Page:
G4TV Host Speaks Out Against Sexism in the Games Industry

Despite the best efforts of some within gaming over the last few years, sexism continues to be an ongoing problem for women working at any level across the industry. The relaunch of G4TV has not been able to avoid this, with newer talent like Fiona Nova, Gina Darling, and Indiana “Froskurinn” Black regularly the target of viewers between the shows’ live chats, comment sections, and social media. However, Froskurinn took the chance to hit back at some of these viewers, and sexism across gaming, on one of the latest episodes of Xplay.

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Before joining the G4 relaunch, Froskurinn was best known as a color commentator regularly covering games across the League of Legends Pro League and League European Championship. She stepped away from the LPL and LEC in January 2021, saying at the time she wanted to look into working in a managerial or development role in the games industry. It was then announced in February 2021 she had signed with G4, joining fellow esports broadcasters Ovilee May and Alex “Goldenboy” Mendez.

As mentioned, Froskurinn spoke out against the sexism she and other women at G4 had experienced since the relaunch during a segment on Xplay dubbed “The Airing of Gaming Grievances.” She admitted her original grievance was going to focus on Red Dead Online, but she decided to use her time to focus on sexism to air her frustration with some of the viewers’ “backlash” over not being as attractive as original G4 hosts Olivia Munn and Morgan Webb. Another example she gives is how she will receive “special flame just for being a woman” when she will be criticised while another host, like Adam Sessler, is not despite reading from the same script.


Froskurinn goes on to applaud the work of the team at G4, both in front and behind the camera, who are giving their all to the relaunch despite the toxicity aimed at the female-half of the team there. She also managed to fit in a shot at Counter-Strike: Global Offensive caster Duncan “Thorin” Shields, who recently came under fire for his Twitter meltdowns saying the ESL’s all-female circuit was toxic and discriminatory against men.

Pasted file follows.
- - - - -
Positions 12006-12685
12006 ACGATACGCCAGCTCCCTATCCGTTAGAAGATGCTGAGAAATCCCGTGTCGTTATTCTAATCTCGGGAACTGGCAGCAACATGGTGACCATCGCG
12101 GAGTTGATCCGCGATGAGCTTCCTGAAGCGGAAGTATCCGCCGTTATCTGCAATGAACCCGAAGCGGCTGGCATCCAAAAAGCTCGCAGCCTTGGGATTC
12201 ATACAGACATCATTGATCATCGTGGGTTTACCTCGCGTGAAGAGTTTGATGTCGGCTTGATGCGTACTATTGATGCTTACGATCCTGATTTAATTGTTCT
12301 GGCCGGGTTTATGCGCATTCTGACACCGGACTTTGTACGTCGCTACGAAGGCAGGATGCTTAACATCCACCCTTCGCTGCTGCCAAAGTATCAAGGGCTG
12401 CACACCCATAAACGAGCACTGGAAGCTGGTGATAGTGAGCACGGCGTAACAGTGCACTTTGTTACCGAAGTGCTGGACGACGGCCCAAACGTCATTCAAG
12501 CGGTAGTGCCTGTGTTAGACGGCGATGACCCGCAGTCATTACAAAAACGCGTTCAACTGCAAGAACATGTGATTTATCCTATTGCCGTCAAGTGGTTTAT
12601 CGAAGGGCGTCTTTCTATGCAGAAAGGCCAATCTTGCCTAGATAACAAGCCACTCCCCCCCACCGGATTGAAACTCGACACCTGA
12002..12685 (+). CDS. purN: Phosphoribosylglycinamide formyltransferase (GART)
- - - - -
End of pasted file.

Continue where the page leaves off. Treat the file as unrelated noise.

The comments are another, poignant example of how more people across gaming are standing up to spoken and unspoken sexism which has been part of the industry for a long time. Froskurinn’s experience with toxic viewers is one many other women, whether it is some lesser-known member of a dev team or a well-known personality like Valkyrae, have experienced professionally and personally in some manner. Up until the last few years, though, these stories were often not heard or just brushed aside while the industry simply kept moving forward with little to no meaningful change.


However, the last decade has shown a shifting mindset within the industry as women speak out about their experiences in an effort to bring about true change. The most recent example of this can be seen at Activision Blizzard, which finds itself consumed by allegations of sexism and workplace harassment reaching as high as CEO Bobby Kotick. It remains to be seen how things will unfold, but if Activision Blizzard can be hit this hard by these allegations, it may be a sign attitudes are finally moving in the right direction.



Source: Gamerant

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